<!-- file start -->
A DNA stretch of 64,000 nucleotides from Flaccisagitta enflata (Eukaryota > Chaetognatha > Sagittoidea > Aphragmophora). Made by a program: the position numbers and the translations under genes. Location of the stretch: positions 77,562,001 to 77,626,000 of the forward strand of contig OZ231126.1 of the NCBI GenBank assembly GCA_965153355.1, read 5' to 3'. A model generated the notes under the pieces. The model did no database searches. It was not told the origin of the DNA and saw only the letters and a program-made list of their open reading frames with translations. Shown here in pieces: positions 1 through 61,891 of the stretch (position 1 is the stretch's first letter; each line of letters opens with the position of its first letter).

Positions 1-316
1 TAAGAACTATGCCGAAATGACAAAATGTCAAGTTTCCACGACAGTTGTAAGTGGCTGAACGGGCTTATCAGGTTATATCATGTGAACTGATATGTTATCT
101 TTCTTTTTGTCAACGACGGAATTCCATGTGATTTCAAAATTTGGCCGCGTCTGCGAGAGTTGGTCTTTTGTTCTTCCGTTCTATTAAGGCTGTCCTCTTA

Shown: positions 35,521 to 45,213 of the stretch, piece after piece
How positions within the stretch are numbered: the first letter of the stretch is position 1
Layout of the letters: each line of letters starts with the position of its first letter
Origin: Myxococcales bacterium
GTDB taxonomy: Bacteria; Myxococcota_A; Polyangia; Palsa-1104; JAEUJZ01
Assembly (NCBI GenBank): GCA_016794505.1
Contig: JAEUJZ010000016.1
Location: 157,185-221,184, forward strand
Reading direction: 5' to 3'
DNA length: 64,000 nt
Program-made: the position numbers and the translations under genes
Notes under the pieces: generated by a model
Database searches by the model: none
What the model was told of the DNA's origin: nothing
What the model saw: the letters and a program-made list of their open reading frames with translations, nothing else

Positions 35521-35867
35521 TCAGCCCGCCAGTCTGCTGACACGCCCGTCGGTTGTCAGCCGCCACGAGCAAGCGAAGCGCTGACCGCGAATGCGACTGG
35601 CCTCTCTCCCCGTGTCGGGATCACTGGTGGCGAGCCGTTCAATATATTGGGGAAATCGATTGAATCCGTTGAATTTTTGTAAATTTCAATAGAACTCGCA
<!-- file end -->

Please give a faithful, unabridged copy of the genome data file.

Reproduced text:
A DNA stretch of 64,000 nucleotides from Flaccisagitta enflata (Eukaryota > Chaetognatha > Sagittoidea > Aphragmophora). Made by a program: the position numbers and the translations under genes. Location of the stretch: positions 77,562,001 to 77,626,000 of the forward strand of contig OZ231126.1 of the NCBI GenBank assembly GCA_965153355.1, read 5' to 3'. A model generated the notes under the pieces. The model did no database searches. It was not told the origin of the DNA and saw only the letters and a program-made list of their open reading frames with translations. Shown here in pieces: positions 1 through 61,891 of the stretch (position 1 is the stretch's first letter; each line of letters opens with the position of its first letter).

Positions 1-316
1 TAAGAACTATGCCGAAATGACAAAATGTCAAGTTTCCACGACAGTTGTAAGTGGCTGAACGGGCTTATCAGGTTATATCATGTGAACTGATATGTTATCT
101 TTCTTTTTGTCAACGACGGAATTCCATGTGATTTCAAAATTTGGCCGCGTCTGCGAGAGTTGGTCTTTTGTTCTTCCGTTCTATTAAGGCTGTCCTCTTA

Shown: positions 35,521 to 45,213 of the stretch, piece after piece
How positions within the stretch are numbered: the first letter of the stretch is position 1
Layout of the letters: each line of letters starts with the position of its first letter
Origin: Myxococcales bacterium
GTDB taxonomy: Bacteria; Myxococcota_A; Polyangia; Palsa-1104; JAEUJZ01
Assembly (NCBI GenBank): GCA_016794505.1
Contig: JAEUJZ010000016.1
Location: 157,185-221,184, forward strand
Reading direction: 5' to 3'
DNA length: 64,000 nt
Program-made: the position numbers and the translations under genes
Notes under the pieces: generated by a model
Database searches by the model: none
What the model was told of the DNA's origin: nothing
What the model saw: the letters and a program-made list of their open reading frames with translations, nothing else

Positions 35521-35867
35521 TCAGCCCGCCAGTCTGCTGACACGCCCGTCGGTTGTCAGCCGCCACGAGCAAGCGAAGCGCTGACCGCGAATGCGACTGG
35601 CCTCTCTCCCCGTGTCGGGATCACTGGTGGCGAGCCGTTCAATATATTGGGGAAATCGATTGAATCCGTTGAATTTTTGTAAATTTCAATAGAACTCGCA